• approximately 99.7% of the data lies within ±3𝜎 from 𝜇.

The shaded region lies between 𝜎 and 𝜇, so it takes exactly half the area within ±𝜎 from 𝜇. Since we know that approximately 68% of the data should lie within ±𝜎 from 𝜇, approximately half of this data should be between 𝜎 and 𝜇.

Approximately 34% of tha data lies in the shaded region.

Example 2: Estimating Areas Under a Normal Distribution Curve

For a normally distributed data set with mean 32.1 and standard deviation 2.8, between which two values would you expect 95% of the data set to lie?

Answer

Recall from the 689599.7 rule that

  • approximately 68% of the data lies within ±𝜎 from 𝜇,
  • approximately 95% of the data lies within ±2𝜎 from 𝜇,
  • approximately 99.7% of the data lies within ±3𝜎 from 𝜇.

95% of the data in a normal distribution lies within 2𝜎 from 𝜇.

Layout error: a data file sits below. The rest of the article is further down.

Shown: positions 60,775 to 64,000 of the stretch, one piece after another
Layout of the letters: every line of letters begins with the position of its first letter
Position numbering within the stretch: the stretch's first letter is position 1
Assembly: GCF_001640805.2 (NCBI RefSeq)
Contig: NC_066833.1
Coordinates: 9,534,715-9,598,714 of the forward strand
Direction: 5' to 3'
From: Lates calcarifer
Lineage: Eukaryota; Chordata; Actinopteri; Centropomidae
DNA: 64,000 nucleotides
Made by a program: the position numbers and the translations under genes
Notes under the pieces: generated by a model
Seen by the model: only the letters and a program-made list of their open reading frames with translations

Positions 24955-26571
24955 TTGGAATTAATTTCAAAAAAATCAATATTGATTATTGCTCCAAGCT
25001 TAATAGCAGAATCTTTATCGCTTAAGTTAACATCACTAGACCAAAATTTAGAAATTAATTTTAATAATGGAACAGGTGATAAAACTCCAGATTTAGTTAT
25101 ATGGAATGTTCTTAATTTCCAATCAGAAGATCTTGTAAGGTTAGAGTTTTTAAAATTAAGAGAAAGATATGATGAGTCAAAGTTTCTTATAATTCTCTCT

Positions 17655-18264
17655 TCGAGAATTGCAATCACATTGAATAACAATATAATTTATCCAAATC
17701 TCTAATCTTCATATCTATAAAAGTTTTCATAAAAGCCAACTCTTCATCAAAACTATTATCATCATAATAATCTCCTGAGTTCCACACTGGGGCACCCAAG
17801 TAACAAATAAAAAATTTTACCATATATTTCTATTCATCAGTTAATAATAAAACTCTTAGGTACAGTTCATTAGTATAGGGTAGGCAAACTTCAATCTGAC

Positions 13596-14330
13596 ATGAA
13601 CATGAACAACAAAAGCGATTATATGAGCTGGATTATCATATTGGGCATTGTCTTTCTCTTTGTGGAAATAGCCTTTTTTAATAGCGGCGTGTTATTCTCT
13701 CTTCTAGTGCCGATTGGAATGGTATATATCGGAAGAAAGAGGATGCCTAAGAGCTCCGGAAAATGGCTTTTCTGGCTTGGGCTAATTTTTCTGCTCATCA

So, the lower endpoint of 2𝜎 from 𝜇 is 𝜇2𝜎=32.122.8=26.5.

The upper endpoint of 2𝜎 from 𝜇 is 𝜇+2𝜎=32.1+22.8=37.7.

So, we expect 95% of the data to lie between 26.5 and 37.7.

For normal random variables, we can use the standard normal table to calculate the probability of a given event. This approach allows us to compute probabilities of more general events compared to the empirical rule.

The standard normal table gives probability values for the standard normal random variable. The standard normal variable is a continuous random variable with mean 𝜇=0 and standard deviation 𝜎=1. We will denote this variable as 𝑍. So, we denote 𝑍𝑁0,1.

Standard normal tables (also called 𝑍-tables) are used to obtain probabilities involving the standard normal variable 𝑍. We need to first understand what type of probabilities are provided by the given 𝑍-table. A table may provide probabilities in the form 𝑃(0𝑍𝑧), or it may provide probabilities in the form 𝑃(𝑍𝑧). If the probability value provided for 0.00 is equal to 0.5, then this is the latter type (i.e., 𝑃(𝑍𝑧)). If the probability value for 0.00 is equal to 0, then it is the former type (i.e., 𝑃(0𝑍𝑧)). The difference between these two tables is given in the pictures below.